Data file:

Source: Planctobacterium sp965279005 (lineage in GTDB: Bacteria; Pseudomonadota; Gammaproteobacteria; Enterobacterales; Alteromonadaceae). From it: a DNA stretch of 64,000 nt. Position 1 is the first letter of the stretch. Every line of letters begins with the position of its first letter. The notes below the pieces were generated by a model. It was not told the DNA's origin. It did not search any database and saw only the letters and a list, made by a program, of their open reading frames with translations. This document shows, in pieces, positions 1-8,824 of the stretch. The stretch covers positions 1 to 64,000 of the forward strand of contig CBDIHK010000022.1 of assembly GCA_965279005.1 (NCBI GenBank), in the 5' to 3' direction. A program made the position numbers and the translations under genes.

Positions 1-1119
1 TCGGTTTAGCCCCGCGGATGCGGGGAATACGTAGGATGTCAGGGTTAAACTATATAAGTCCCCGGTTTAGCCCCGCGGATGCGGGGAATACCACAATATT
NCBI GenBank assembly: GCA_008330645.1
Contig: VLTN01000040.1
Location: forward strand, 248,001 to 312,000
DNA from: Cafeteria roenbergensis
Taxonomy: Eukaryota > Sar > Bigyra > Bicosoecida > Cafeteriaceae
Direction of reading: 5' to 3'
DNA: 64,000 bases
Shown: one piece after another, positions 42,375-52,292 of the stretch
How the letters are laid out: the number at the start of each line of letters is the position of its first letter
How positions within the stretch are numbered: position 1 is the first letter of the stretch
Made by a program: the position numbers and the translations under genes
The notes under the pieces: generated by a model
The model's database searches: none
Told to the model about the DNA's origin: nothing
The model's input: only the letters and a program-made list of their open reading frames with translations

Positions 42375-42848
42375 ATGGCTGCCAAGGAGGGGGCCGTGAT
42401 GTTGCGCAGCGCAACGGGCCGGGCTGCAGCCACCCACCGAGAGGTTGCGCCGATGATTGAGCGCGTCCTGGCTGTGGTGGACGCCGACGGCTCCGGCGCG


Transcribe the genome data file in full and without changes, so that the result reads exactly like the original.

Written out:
Source: Planctobacterium sp965279005 (lineage in GTDB: Bacteria; Pseudomonadota; Gammaproteobacteria; Enterobacterales; Alteromonadaceae). From it: a DNA stretch of 64,000 nt. Position 1 is the first letter of the stretch. Every line of letters begins with the position of its first letter. The notes below the pieces were generated by a model. It was not told the DNA's origin. It did not search any database and saw only the letters and a list, made by a program, of their open reading frames with translations. This document shows, in pieces, positions 1-8,824 of the stretch. The stretch covers positions 1 to 64,000 of the forward strand of contig CBDIHK010000022.1 of assembly GCA_965279005.1 (NCBI GenBank), in the 5' to 3' direction. A program made the position numbers and the translations under genes.

Positions 1-1119
1 TCGGTTTAGCCCCGCGGATGCGGGGAATACGTAGGATGTCAGGGTTAAACTATATAAGTCCCCGGTTTAGCCCCGCGGATGCGGGGAATACCACAATATT
NCBI GenBank assembly: GCA_008330645.1
Contig: VLTN01000040.1
Location: forward strand, 248,001 to 312,000
DNA from: Cafeteria roenbergensis
Taxonomy: Eukaryota > Sar > Bigyra > Bicosoecida > Cafeteriaceae
Direction of reading: 5' to 3'
DNA: 64,000 bases
Shown: one piece after another, positions 42,375-52,292 of the stretch
How the letters are laid out: the number at the start of each line of letters is the position of its first letter
How positions within the stretch are numbered: position 1 is the first letter of the stretch
Made by a program: the position numbers and the translations under genes
The notes under the pieces: generated by a model
The model's database searches: none
Told to the model about the DNA's origin: nothing
The model's input: only the letters and a program-made list of their open reading frames with translations

Positions 42375-42848
42375 ATGGCTGCCAAGGAGGGGGCCGTGAT
42401 GTTGCGCAGCGCAACGGGCCGGGCTGCAGCCACCCACCGAGAGGTTGCGCCGATGATTGAGCGCGTCCTGGCTGTGGTGGACGCCGACGGCTCCGGCGCG